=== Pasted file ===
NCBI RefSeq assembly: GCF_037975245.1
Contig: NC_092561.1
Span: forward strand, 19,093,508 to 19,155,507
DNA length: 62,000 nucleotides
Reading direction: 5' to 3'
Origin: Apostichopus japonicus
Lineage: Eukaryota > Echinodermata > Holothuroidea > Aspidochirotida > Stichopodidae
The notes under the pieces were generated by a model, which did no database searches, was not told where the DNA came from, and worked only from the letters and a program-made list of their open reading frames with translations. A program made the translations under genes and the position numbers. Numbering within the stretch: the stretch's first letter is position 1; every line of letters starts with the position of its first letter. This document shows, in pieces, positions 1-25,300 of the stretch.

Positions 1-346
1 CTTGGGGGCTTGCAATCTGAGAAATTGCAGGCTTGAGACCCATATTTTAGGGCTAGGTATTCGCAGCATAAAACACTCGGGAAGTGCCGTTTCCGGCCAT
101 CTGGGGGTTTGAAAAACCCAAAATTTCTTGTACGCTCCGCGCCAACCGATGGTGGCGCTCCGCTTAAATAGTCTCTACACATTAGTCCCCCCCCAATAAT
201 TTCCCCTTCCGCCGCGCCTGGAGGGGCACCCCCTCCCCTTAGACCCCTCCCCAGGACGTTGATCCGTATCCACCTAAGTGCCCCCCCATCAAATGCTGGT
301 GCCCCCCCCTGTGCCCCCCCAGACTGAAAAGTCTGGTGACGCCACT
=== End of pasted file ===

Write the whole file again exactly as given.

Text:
NCBI RefSeq assembly: GCF_037975245.1
Contig: NC_092561.1
Span: forward strand, 19,093,508 to 19,155,507
DNA length: 62,000 nucleotides
Reading direction: 5' to 3'
Origin: Apostichopus japonicus
Lineage: Eukaryota > Echinodermata > Holothuroidea > Aspidochirotida > Stichopodidae
The notes under the pieces were generated by a model, which did no database searches, was not told where the DNA came from, and worked only from the letters and a program-made list of their open reading frames with translations. A program made the translations under genes and the position numbers. Numbering within the stretch: the stretch's first letter is position 1; every line of letters starts with the position of its first letter. This document shows, in pieces, positions 1-25,300 of the stretch.

Positions 1-346
1 CTTGGGGGCTTGCAATCTGAGAAATTGCAGGCTTGAGACCCATATTTTAGGGCTAGGTATTCGCAGCATAAAACACTCGGGAAGTGCCGTTTCCGGCCAT
101 CTGGGGGTTTGAAAAACCCAAAATTTCTTGTACGCTCCGCGCCAACCGATGGTGGCGCTCCGCTTAAATAGTCTCTACACATTAGTCCCCCCCCAATAAT
201 TTCCCCTTCCGCCGCGCCTGGAGGGGCACCCCCTCCCCTTAGACCCCTCCCCAGGACGTTGATCCGTATCCACCTAAGTGCCCCCCCATCAAATGCTGGT
301 GCCCCCCCCTGTGCCCCCCCAGACTGAAAAGTCTGGTGACGCCACT